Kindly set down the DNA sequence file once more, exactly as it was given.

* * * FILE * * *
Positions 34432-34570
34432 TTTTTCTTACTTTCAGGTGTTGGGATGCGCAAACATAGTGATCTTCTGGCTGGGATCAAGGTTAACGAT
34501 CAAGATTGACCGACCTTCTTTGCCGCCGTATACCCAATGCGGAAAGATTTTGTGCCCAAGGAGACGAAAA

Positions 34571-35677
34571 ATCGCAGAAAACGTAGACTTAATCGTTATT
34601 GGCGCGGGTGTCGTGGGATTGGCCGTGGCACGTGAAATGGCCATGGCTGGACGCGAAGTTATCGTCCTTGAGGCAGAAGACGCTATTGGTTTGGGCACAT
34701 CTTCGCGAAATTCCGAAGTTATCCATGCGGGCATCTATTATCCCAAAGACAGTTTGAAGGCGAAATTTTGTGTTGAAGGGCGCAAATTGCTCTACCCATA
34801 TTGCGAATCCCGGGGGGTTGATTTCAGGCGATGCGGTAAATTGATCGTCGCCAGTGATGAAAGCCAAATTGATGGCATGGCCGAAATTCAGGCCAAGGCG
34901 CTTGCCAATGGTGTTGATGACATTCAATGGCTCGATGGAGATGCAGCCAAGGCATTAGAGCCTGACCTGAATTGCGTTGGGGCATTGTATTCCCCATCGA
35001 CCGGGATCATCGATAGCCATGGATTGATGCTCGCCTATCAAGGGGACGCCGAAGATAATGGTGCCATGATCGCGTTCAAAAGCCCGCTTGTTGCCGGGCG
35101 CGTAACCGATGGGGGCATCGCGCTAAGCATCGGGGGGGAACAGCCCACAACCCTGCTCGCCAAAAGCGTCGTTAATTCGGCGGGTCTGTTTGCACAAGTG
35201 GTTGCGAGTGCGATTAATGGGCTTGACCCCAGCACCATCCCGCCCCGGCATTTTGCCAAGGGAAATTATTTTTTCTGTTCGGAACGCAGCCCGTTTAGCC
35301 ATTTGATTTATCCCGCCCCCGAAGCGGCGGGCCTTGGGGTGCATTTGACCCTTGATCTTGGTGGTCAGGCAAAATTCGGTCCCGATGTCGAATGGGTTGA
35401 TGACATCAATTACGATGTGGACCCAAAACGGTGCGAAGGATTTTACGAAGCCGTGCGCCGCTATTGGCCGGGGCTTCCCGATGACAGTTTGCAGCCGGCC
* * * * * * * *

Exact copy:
Positions 34432-34570
34432 TTTTTCTTACTTTCAGGTGTTGGGATGCGCAAACATAGTGATCTTCTGGCTGGGATCAAGGTTAACGAT
34501 CAAGATTGACCGACCTTCTTTGCCGCCGTATACCCAATGCGGAAAGATTTTGTGCCCAAGGAGACGAAAA

Positions 34571-35677
34571 ATCGCAGAAAACGTAGACTTAATCGTTATT
34601 GGCGCGGGTGTCGTGGGATTGGCCGTGGCACGTGAAATGGCCATGGCTGGACGCGAAGTTATCGTCCTTGAGGCAGAAGACGCTATTGGTTTGGGCACAT
34701 CTTCGCGAAATTCCGAAGTTATCCATGCGGGCATCTATTATCCCAAAGACAGTTTGAAGGCGAAATTTTGTGTTGAAGGGCGCAAATTGCTCTACCCATA
34801 TTGCGAATCCCGGGGGGTTGATTTCAGGCGATGCGGTAAATTGATCGTCGCCAGTGATGAAAGCCAAATTGATGGCATGGCCGAAATTCAGGCCAAGGCG
34901 CTTGCCAATGGTGTTGATGACATTCAATGGCTCGATGGAGATGCAGCCAAGGCATTAGAGCCTGACCTGAATTGCGTTGGGGCATTGTATTCCCCATCGA
35001 CCGGGATCATCGATAGCCATGGATTGATGCTCGCCTATCAAGGGGACGCCGAAGATAATGGTGCCATGATCGCGTTCAAAAGCCCGCTTGTTGCCGGGCG
35101 CGTAACCGATGGGGGCATCGCGCTAAGCATCGGGGGGGAACAGCCCACAACCCTGCTCGCCAAAAGCGTCGTTAATTCGGCGGGTCTGTTTGCACAAGTG
35201 GTTGCGAGTGCGATTAATGGGCTTGACCCCAGCACCATCCCGCCCCGGCATTTTGCCAAGGGAAATTATTTTTTCTGTTCGGAACGCAGCCCGTTTAGCC
35301 ATTTGATTTATCCCGCCCCCGAAGCGGCGGGCCTTGGGGTGCATTTGACCCTTGATCTTGGTGGTCAGGCAAAATTCGGTCCCGATGTCGAATGGGTTGA
35401 TGACATCAATTACGATGTGGACCCAAAACGGTGCGAAGGATTTTACGAAGCCGTGCGCCGCTATTGGCCGGGGCTTCCCGATGACAGTTTGCAGCCGGCC